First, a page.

Researchers say they’ve found the first evidence of mirror-image molecules in interstellar space – a discovery that relates to the chemistry that gave rise to life here on Earth.
The molecules of propylene oxide were detected in a huge cloud known as Sagittarius B2 North, about 28,000 light-years from Earth, during a scan that used the Green Bank Telescope in West Virginia.
Mirror-image molecules are notable because they come in left-handed or right-handed molecular orientations, like the molecules that serve as the building blocks for life on Earth. That “handedness” is known as chirality.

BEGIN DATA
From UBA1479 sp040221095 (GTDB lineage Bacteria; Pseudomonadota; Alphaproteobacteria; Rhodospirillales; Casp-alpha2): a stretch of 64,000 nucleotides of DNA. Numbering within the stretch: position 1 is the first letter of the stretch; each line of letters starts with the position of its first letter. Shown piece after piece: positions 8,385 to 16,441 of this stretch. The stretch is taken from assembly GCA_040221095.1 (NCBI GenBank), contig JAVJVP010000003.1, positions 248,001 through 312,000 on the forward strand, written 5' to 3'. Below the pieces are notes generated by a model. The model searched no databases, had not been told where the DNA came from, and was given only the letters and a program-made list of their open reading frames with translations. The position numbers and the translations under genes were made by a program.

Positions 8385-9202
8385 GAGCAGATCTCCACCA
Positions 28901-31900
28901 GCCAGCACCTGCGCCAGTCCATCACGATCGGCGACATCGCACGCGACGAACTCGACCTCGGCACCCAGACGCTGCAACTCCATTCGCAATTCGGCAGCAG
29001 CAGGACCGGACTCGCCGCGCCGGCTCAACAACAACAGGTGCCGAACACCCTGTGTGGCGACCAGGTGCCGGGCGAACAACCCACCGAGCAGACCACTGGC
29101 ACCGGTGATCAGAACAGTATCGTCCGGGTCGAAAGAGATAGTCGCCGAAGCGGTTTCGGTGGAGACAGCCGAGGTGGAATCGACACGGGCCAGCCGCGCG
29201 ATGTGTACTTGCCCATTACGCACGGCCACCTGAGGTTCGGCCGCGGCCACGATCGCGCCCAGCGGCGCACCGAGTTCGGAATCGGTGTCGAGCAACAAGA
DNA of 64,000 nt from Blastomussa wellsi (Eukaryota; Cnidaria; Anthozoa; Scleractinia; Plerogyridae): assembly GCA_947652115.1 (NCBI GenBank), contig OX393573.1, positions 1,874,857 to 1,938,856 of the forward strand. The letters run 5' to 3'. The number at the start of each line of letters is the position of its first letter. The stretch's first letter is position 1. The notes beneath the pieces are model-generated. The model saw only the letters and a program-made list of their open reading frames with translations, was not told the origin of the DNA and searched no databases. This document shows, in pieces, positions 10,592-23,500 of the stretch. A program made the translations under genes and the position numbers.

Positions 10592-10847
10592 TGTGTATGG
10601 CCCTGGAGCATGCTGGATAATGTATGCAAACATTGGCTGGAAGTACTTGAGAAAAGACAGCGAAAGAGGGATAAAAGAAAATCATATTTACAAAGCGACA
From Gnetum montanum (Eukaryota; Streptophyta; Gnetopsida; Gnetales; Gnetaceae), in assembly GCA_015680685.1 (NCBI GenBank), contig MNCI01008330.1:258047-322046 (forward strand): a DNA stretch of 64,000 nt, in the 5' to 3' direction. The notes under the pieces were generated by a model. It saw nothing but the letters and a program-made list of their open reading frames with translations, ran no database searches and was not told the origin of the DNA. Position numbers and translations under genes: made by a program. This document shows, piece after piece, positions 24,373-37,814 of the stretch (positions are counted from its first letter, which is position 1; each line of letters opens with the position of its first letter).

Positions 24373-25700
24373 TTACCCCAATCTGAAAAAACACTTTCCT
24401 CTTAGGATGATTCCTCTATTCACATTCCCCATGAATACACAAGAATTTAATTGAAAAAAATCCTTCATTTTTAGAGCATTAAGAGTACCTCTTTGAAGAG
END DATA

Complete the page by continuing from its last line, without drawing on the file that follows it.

“This is the first molecule detected in interstellar space that has the property of chirality, making it a pioneering leap forward in our understanding of how prebiotic molecules are made in the universe and the effects they may have on the origins of life,” Brett McGuire, a chemist with the National Radio Astronomy Observatory, said in a news release.